As breeding stallions age, their reproductive abilities can wane, leaving their breeding managers with a problem--too many mares to breed, and not enough sperm. J. Scott Weems, DVM, of Weems & Stephens Equine Hospital in Aubrey, Texas, has successfully incorporated low-dose hysteroscopic insemination (LDHI)--direct placement of sperm at the site of the oviductal papilla (an ideal site for fertilization) via use of an endoscope and catheter--and he presented information gained from its use during past two breeding seasons at the 2004 AAEP Convention, held Dec. 3-8 in Denver, Colo.

In early 2003, Weems was faced with a problem: A client's 24-year-old Quarter Horse stallion had limited daily sperm output, a demanding mare book, and some very concerned syndicate owners. "They were missing many cycles, creating a large backlog, and had a looming PR disaster on their hands," he said. He was able to incorporate LDHI into an existing artificial insemination (AI) program to inseminate all mares each breeding day without decreasing the number of mares in the stallion book, sacrificing pregnancy rate, or reducing the number of pregnancies produced.

Weems said that 136 mares were to be bred to this stallion during the 2003 season. Mares for breeding were selected by estrus and were examined by rectal ultrasound in order to find softening ovarian follicles. The mares were bred by either standard AI or LDHI, based on the amount of mares presented that day and the available semen.

What made the challenge even more difficult was that "approximately 10% of this horse's book was 20-year-old and older barren mares. There were a lot of performance horse mares too (that must be kept on a training schedule)."

Weems prepares the endoscope by cold sterilization in glutaraldehyde for five minutes for each procedure, and he rinses it with sterile water. He gets the scope gas-cleaned once per week to decrease chances of causing endometritis. "We have done as many as 10 in an hour without much trouble at all," he said.

Performing LDHI is a two-person job. The uterus is slightly inflated as the endoscope is sent past the uterine bifurcation, up through the uterine horn, and to the distal portion of the uterus. The veterinarian can become easily disoriented if the person holding the endoscope doesn't keep their thumb on top (and thus the left-right, up-down orientation clear). "Some papillae are quite obvious, while others are just visible by color," he explained. "Slowly put the semen on the papilla, after which the scope is withdrawn into the uterine body. Passively deflate the uterus."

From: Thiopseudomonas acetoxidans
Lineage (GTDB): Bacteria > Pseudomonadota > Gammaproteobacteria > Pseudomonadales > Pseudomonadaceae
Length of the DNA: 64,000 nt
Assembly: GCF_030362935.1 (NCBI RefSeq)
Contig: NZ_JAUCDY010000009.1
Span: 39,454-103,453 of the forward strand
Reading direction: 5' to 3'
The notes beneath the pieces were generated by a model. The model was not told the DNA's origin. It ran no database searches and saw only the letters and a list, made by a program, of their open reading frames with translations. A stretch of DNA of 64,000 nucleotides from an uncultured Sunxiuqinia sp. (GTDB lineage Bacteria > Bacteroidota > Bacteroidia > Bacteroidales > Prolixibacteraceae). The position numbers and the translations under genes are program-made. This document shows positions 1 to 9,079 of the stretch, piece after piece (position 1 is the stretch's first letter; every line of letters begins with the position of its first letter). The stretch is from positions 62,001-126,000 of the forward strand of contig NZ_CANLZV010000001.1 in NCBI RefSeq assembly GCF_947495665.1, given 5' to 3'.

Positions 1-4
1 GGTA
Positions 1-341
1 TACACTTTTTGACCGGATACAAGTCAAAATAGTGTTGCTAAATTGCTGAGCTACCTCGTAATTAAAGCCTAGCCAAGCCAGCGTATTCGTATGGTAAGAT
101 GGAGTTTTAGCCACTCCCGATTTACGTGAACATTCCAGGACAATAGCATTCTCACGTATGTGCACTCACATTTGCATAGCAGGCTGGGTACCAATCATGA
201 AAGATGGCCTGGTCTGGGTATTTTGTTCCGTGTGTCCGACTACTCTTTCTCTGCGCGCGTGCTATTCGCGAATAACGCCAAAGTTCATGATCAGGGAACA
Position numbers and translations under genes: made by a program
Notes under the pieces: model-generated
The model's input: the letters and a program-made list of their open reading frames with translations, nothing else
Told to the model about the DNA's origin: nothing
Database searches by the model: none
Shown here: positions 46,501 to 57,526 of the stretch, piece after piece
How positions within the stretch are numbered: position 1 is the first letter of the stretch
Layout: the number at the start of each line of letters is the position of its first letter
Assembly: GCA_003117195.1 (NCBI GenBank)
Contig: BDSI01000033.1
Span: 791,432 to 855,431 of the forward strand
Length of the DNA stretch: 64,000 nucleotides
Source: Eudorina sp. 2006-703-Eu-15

The overall per-cycle conception rate in these mares increased in 2003 and 2004. In mares bred at least once during an estrus cycle by LDHI, a 47% (176/376) pregnancy rate per cycle was achieved during 2003 and 2004 (compared to 42%, or 121/288 in 2002, when only standard AI was used).

In mares bred with LDHI to carry foals to term, a 57% (55/96, compared to 44.5% or 53/199 in 2002, when only standard AI was used) pregnancy rate per cycle was obtained in 2003/2004. Additionally, a 46% (127/277) embryo recovery rate was obtained in mares bred on donor cycles by LDHI compared to 37% 63/170 in 2002).

Doses as low as 50 million sperm cells were used without affecting conception rates, he said. With such a low dose, however, he needed to make sure that 100% of the sample got out of the catheter and into the mare. "I prefer a large-bore catheter. Becoming quicker while using minimal insufflation (air inflation of the uterus) has helped us eliminate (wasted semen). I deliberately, but aggressively, deposit semen on or near the papillae" with good results.

About the Author

Stephanie L. Church, Editor-in-Chief

Stephanie L. Church, Editor-in-Chief, received a B.A. in Journalism and Equestrian Studies from Averett College in Danville, Virginia. A Pony Club and 4-H graduate, her background is in eventing, and she is schooling her recently retired Thoroughbred racehorse, Happy, toward a career in that discipline. She also enjoys traveling, photography, cycling, and cooking in her free time.

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